Families could save almost $11,000 per year on out-of-pocket expenses for long-term care if they started planning a little earlier, a report released Monday by Genworth found.
Genworth surveyed more than 1,200 caregivers and recipients for the “Beyond Dollars: A Way Forward” report. More than half of those who identified as caregivers said they had lost income because of those responsibilities.
Care recipients who use professional care were more likely to have planned for that eventuality. Forty percent of respondents who receive care at a day facility made plans ahead of time to meet those needs, compared with 23% of people who moved into a family member’s home.
Long-term care is still a difficult subject for clients. Thirty-eight percent of care recipients said they didn’t address their needs because they didn’t want to admit care was needed, and 28% said they didn’t want to talk about it. Twenty-three percent said they weren’t sure where to start.
(Check out Top 10 Cheapest States for Long-Term Care Costs on ThinkAdvisor.)
Wendy Boglioli, national spokeswoman for Genworth and a former Olympic swimmer, has been in the long-term care industry since 1998. She says that sometimes, it’s the advisors who don’t want to bring up the subject of long-term care. “I’m seeing the shift more and more," she said. "Ten or 15 years ago, advisors didn’t want to talk about it, but it has shifted. If they’re a little leery, they just need to understand that they owe this conversation to every single client they have.”
That reticence shifts a significant financial and emotional burden to family members. Thirty-eight percent of caregivers said they could have avoided a lot of stress if care had started planning earlier. Thirty-five percent of recipients agreed.
Boglioli stressed that young clients need to talk about long-term care just as much as older clients. “Long-term care might seem forever away,” she said, but it’s important to “fill in the blanks for them to be able to see what is coming down the road because it’s all about being prepared.”
Boglioli said most clients in their 40s, 50s or 60s already have “a long-term care story or situation” or are expecting one in their near future. “They’re pretty in tune to needing that conversation.”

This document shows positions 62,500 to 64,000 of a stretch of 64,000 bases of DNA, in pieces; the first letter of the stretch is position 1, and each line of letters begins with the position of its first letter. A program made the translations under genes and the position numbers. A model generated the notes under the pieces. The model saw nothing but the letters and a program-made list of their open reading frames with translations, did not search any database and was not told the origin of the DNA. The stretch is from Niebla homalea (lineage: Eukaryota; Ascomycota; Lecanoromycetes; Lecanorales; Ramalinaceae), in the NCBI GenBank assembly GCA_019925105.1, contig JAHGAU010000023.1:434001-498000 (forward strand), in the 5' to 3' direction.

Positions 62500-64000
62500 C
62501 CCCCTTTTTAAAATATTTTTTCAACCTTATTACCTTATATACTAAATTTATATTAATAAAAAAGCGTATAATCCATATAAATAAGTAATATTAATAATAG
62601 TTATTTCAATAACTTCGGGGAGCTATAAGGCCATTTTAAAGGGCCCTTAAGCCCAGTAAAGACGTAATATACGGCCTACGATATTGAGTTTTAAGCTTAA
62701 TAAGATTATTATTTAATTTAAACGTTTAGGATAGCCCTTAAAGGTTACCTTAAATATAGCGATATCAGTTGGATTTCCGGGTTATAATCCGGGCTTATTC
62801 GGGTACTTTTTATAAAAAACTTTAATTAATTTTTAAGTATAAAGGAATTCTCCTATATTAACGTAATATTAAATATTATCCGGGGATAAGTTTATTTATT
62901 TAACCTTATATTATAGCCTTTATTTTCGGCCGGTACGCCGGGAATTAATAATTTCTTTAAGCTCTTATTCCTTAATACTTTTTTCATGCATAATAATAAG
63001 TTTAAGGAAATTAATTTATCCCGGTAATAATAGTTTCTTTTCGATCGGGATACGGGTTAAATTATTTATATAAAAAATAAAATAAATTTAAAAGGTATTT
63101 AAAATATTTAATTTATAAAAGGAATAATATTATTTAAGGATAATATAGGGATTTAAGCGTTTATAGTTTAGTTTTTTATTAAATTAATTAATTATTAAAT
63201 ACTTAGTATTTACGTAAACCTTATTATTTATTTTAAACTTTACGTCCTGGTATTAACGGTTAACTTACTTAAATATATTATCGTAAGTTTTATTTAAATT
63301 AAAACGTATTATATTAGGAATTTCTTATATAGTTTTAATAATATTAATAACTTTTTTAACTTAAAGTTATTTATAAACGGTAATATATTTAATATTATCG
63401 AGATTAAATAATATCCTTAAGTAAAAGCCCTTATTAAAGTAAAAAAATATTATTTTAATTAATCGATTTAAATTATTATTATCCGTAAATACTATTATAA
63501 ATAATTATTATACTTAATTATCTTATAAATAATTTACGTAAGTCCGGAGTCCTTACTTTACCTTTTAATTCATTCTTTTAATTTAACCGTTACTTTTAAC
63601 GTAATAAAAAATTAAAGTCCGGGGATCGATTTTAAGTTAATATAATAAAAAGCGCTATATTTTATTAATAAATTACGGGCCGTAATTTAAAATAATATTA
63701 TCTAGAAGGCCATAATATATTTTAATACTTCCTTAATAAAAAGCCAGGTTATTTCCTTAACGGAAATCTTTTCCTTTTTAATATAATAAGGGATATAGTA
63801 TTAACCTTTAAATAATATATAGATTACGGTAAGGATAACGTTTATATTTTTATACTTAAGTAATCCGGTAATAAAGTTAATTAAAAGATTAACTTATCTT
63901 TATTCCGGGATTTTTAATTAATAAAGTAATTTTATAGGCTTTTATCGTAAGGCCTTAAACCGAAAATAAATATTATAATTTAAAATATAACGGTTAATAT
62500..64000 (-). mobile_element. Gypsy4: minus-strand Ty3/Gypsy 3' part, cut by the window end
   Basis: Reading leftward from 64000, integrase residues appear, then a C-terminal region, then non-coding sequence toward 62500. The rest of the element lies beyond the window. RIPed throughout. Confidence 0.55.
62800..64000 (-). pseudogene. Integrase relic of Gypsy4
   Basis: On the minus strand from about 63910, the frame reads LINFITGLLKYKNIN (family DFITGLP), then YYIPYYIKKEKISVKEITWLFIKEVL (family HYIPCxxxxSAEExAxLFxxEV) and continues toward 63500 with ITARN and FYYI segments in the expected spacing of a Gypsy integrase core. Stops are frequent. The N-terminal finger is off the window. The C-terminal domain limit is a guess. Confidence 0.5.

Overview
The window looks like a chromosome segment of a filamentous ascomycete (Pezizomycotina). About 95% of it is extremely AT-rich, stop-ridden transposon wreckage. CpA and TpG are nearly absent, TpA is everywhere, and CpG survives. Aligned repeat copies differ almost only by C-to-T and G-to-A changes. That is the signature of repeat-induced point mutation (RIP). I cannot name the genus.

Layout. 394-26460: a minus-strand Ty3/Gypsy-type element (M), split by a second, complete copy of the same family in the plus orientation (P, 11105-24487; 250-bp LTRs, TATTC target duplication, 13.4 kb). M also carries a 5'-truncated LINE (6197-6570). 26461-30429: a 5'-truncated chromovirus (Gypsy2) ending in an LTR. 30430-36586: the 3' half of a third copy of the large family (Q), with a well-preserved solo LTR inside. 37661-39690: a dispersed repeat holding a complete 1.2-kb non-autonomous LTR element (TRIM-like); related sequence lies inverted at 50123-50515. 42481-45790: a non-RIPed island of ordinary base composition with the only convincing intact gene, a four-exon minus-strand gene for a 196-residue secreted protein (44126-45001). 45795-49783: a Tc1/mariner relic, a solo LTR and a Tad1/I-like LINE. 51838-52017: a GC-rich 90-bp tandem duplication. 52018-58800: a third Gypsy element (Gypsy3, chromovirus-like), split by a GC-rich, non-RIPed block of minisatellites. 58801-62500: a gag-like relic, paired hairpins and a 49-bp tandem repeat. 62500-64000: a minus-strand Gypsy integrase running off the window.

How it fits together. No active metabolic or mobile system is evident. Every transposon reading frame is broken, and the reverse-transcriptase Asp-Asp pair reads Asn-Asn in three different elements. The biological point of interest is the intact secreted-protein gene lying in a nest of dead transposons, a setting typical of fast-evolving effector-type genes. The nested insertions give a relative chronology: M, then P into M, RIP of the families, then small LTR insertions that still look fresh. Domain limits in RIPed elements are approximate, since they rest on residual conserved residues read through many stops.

It’s important to include family members in long-term care planning. “Family is the backbone of caregiving in this county,” he said, while adding that emphasis on family as caregivers is going to change. Older generations were more likely to have large families whereas younger families are more likely to have only one or two children. She recounted a story about her own family.
“My mother is going to be 93. She will have been in a nursing home in Wisconsin going on three years. I see my mother if not every month, at least every six to eight weeks. I’m one of seven and we all rotate through, so we’re all spending a fair amount of money to fly and spend several days with my mother: you’ve got to get a hotel, rent a car, so there’s those kinds of expenses as well as the cost of the nursing home. My mother is in a nursing home that costs $8,000 a month. Now, the good news is I’m one of seven children, so the seven of us are paying that bill. If I were a single child or one of a few, it would be astronomical.”
She suggested approaching clients about bringing family members in for a meeting over the holidays when out-of-town guests are visiting. “I usually see it around Thanksgiving or early in January.”
Many feel they made a mistake by not purchasing long-term care insurance. Almost 60% of respondents who didn’t have a policy wish they’d purchased one. Of those, 59% feel it would have been easier on their finances and put less strain on their family.
“There are only four ways to pay for care,” Boglioli said. The first way is through family and their support. Advisors need to “walk clients through what that looks like for them,” Boglioli said, so they can understand how it will affect the care they receive.
Government programs are another possibility. While Medicare does not cover most long-term care services, Medicaid does. “Today Medicaid does if you are in poverty or indigent,” Boglioli said.
Another way to pay for care is to self-pay, although Boglioli pointed out that this is where planning can get difficult. “What are the financial things we can do early on to build that nest egg, but as you build it, do you really want to spend that money on care?”
Finally, of course, is an insurance policy. “An [LTC] insurance policy is the least expensive way to go.”
However, one of the biggest obstacles to long-term care planning is just putting it off, Boglioli said. “When it comes to long-term care conversations, there are physical issues — will I need care or be providing care — financial issues, emotional issues; how do I get that all together? How do I coalesce that into a plan?”
Check out these related stories on ThinkAdvisor: